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What Should Your Blood Sugar Level Be?

Are you at risk for diabetes? Even if your doctor told you your blood glucose is "normal" you may still be at risk. New research indicates that the upper limit of "normal" blood sugar has a greater influence on risk of developing diabetes than realized before. A few years ago, the blood sugar level for pre-diabetes was lowered to 100 mg/dL. This gives the impression that blood sugar levels less than 100 are "normal" with little risk.

A new study looked at risk of developing type 2 diabetes in more than 46,000 persons who all had "normal" blood sugar levels (less than 100 mg/dL).1 In the next 7 years of follow-up, persons with a fasting blood sugar level of 95-99 mg/dL (in the upper limit of normal) were 2.33 times more likely to develop type 2 diabetes than those with fasting blood sugar levels less than 85 mg/dL. Even people with blood sugar levels of 90-94 mg/dL were 49 percent more likely to develop type 2 diabetes.


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This shows the importance of keeping blood sugar levels as low as possible for best health and for preventing type 2 diabetes later in life. Even if your doctor tells you your blood sugar level is normal, ask for the actual numbers. If your test results are 90-99 mg/dL you may be at increased risk for developing diabetes in the next few years. This is especially true if you have other risk factors for diabetes including family history, overweight, inactivity, smoking, or high blood pressure. If your blood sugar level is 100-125 mg/dL (pre-diabetes) you have a 70 percent chance of developing diabetes in your lifetime. Taking action early to lower your risk can pay great health dividends.
The best ways to keep your blood sugar level low is to:

  • Keep your weight in a healthy range (BMI less than 25). Based on this study, for every 1 point your BMI increases, your risk of developing diabetes increases by 6 percent. Or, thinking positively, in overweight persons, every 1 point you lower your BMI, your future risk of developing type 2 diabetes decreases by 6 percent.

  • Get regular physical activity. Aim for 30-60 minutes of moderate to vigorous activity daily. People who exercise regularly have improved insulin sensitivity and lower blood sugar levels all day long. Exercise acts similar to insulin to keep blood sugar levels lower. The Nurses' Health Study2 showed that exercisers who walked briskly for 3 hours or more per week cut their risk of getting diabetes in half compared to those who didn't exercise regularly.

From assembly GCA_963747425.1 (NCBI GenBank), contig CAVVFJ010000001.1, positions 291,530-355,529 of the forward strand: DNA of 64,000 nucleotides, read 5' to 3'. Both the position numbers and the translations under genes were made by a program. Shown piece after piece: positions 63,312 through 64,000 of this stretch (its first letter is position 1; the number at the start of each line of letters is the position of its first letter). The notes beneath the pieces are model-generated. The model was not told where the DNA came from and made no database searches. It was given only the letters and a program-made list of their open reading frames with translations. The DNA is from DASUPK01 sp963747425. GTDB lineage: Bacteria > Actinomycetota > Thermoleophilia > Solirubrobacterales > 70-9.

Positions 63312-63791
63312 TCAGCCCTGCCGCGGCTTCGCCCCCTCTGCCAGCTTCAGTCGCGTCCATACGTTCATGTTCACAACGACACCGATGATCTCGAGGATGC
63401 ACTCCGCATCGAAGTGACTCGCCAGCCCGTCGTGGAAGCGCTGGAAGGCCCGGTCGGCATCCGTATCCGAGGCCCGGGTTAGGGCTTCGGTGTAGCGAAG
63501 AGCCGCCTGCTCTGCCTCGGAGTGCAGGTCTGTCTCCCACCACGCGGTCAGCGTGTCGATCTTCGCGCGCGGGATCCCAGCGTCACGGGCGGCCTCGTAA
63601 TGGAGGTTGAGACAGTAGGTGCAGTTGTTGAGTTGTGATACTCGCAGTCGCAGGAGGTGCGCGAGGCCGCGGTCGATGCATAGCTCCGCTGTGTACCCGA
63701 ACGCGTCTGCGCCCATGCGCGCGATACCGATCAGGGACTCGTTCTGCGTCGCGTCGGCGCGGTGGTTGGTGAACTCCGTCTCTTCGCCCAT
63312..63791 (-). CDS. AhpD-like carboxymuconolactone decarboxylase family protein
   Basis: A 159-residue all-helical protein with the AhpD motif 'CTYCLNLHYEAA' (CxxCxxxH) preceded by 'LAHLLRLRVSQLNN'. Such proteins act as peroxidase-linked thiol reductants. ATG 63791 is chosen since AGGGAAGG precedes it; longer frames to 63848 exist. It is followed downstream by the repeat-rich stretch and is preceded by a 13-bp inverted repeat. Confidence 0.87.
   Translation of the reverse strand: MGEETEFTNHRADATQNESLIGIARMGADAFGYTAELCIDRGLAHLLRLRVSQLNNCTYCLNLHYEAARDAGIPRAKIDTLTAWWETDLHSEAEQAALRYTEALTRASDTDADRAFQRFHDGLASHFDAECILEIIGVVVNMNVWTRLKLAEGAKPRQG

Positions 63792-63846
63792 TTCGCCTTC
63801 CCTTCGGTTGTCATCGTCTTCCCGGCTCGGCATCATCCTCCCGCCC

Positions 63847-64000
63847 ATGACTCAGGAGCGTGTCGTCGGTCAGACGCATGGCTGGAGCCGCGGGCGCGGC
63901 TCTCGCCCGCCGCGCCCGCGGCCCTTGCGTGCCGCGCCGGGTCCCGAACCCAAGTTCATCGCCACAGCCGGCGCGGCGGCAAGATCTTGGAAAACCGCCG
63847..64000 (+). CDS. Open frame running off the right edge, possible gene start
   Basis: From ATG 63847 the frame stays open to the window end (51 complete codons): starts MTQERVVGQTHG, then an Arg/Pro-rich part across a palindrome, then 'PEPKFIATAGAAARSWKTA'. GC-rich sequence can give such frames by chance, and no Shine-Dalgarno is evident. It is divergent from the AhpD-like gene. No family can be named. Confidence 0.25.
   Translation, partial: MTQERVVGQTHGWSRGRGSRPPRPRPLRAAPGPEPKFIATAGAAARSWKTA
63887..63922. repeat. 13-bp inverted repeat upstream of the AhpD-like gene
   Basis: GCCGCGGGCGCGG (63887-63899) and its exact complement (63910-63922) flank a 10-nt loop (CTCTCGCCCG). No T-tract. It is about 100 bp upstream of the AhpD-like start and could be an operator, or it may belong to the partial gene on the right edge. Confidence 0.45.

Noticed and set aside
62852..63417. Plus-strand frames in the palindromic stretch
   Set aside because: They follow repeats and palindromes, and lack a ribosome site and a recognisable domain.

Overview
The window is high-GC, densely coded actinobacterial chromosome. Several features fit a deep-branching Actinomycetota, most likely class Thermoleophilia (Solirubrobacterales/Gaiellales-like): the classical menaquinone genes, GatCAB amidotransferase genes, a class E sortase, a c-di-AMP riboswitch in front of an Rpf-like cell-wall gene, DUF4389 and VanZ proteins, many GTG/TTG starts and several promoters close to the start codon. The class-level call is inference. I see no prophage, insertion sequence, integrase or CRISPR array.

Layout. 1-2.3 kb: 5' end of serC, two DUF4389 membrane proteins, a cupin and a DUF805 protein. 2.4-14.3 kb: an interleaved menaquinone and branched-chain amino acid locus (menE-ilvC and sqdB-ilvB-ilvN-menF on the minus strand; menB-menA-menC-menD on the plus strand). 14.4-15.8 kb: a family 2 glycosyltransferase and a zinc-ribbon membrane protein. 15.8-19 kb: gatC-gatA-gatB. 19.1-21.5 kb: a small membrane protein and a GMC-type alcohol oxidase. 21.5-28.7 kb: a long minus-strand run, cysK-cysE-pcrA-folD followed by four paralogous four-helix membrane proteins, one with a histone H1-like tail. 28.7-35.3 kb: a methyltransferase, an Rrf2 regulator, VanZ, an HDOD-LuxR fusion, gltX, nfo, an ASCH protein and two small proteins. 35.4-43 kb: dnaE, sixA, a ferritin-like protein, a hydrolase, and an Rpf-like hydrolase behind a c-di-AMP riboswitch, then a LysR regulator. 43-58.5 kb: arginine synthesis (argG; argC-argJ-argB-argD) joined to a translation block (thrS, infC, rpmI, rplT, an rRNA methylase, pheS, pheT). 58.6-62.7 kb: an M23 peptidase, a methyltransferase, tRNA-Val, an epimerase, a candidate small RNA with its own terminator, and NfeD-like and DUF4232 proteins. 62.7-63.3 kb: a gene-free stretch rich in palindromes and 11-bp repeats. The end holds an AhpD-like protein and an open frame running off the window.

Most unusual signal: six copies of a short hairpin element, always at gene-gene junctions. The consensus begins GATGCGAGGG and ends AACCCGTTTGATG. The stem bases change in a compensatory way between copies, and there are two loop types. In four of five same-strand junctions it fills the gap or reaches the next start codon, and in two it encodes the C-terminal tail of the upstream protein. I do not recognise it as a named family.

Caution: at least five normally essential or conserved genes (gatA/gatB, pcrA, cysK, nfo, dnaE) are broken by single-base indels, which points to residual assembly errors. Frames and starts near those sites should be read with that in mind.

• Don't smoke or if a smoker, stop. Smokers in this study were 37 percent more likely to develop diabetes than nonsmokers.

  • Keep blood pressure in a healthy range (less than 120/80). For every 5 points your systolic blood pressure increases over 120/80, your risk of developing diabetes is 2 percent higher. If you already have high blood pressure, your risk of diabetes is increased by 51 percent.

  • Keep your blood cholesterol level in a healthy range (HDL greater than 45 mg/dL for men and greater than 55 mg/dL for women). HDL is the "good" cholesterol. For every 5 points increase in HDL cholesterol your risk of type 2 diabetes drops by 10 percent. Factors shown to raise HDL levels include getting regular aerobic activity, losing excess fat, not smoking, eating healthy fats while avoiding trans fats, and eating berries daily.

  • Keep blood triglycerides in a healthy range (less than 150 mg/dL). For every 50 mg/dL your triglycerides go up, your risk of diabetes increases by 9 percent. Factors shown to lower triglycerides regular aerobic activity, loss of excess weight, and limiting refined carbohydrates and alcohol.

  • Follow a heart-healthy lifestyle. Persons with diagnosed cardiovascular disease in this study were 95 percent more likely to develop type 2 diabetes during the 7-year follow-up.


References:
Nichols G, et al. Normal fasting plasma glucose and risk of type 2 diabetes diagnosis. The American Journal of Medicine. 2008;121:519-524.
Hu FB, et al. Walking compared with vigorous physical activity and risk of type 2 diabetes in women. Journal of the American Medical Association. 1999 Oct 20;282 (15):1433-1439.

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